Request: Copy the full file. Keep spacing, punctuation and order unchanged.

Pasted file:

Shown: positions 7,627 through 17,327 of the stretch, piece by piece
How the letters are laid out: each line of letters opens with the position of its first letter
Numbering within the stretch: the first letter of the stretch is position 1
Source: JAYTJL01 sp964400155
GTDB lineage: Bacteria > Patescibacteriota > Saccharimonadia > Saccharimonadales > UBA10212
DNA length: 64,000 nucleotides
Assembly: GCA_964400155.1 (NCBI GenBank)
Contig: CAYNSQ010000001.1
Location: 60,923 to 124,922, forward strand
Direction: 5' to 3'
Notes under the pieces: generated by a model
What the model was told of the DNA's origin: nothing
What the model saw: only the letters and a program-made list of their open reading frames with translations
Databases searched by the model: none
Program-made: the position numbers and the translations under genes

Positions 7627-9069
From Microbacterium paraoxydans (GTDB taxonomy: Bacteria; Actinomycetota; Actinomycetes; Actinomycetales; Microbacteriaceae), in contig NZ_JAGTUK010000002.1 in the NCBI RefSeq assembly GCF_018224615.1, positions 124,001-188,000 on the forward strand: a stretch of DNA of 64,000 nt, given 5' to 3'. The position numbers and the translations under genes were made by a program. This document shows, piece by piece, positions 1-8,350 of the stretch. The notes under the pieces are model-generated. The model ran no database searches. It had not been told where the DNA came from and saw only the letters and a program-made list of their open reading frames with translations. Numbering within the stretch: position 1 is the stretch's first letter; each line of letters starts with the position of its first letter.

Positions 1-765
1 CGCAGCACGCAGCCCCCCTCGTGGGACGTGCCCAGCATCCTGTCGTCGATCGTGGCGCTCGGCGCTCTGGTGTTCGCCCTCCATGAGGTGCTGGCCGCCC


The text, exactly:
Shown: positions 7,627 through 17,327 of the stretch, piece by piece
How the letters are laid out: each line of letters opens with the position of its first letter
Numbering within the stretch: the first letter of the stretch is position 1
Source: JAYTJL01 sp964400155
GTDB lineage: Bacteria > Patescibacteriota > Saccharimonadia > Saccharimonadales > UBA10212
DNA length: 64,000 nucleotides
Assembly: GCA_964400155.1 (NCBI GenBank)
Contig: CAYNSQ010000001.1
Location: 60,923 to 124,922, forward strand
Direction: 5' to 3'
Notes under the pieces: generated by a model
What the model was told of the DNA's origin: nothing
What the model saw: only the letters and a program-made list of their open reading frames with translations
Databases searched by the model: none
Program-made: the position numbers and the translations under genes

Positions 7627-9069
From Microbacterium paraoxydans (GTDB taxonomy: Bacteria; Actinomycetota; Actinomycetes; Actinomycetales; Microbacteriaceae), in contig NZ_JAGTUK010000002.1 in the NCBI RefSeq assembly GCF_018224615.1, positions 124,001-188,000 on the forward strand: a stretch of DNA of 64,000 nt, given 5' to 3'. The position numbers and the translations under genes were made by a program. This document shows, piece by piece, positions 1-8,350 of the stretch. The notes under the pieces are model-generated. The model ran no database searches. It had not been told where the DNA came from and saw only the letters and a program-made list of their open reading frames with translations. Numbering within the stretch: position 1 is the stretch's first letter; each line of letters starts with the position of its first letter.

Positions 1-765
1 CGCAGCACGCAGCCCCCCTCGTGGGACGTGCCCAGCATCCTGTCGTCGATCGTGGCGCTCGGCGCTCTGGTGTTCGCCCTCCATGAGGTGCTGGCCGCCC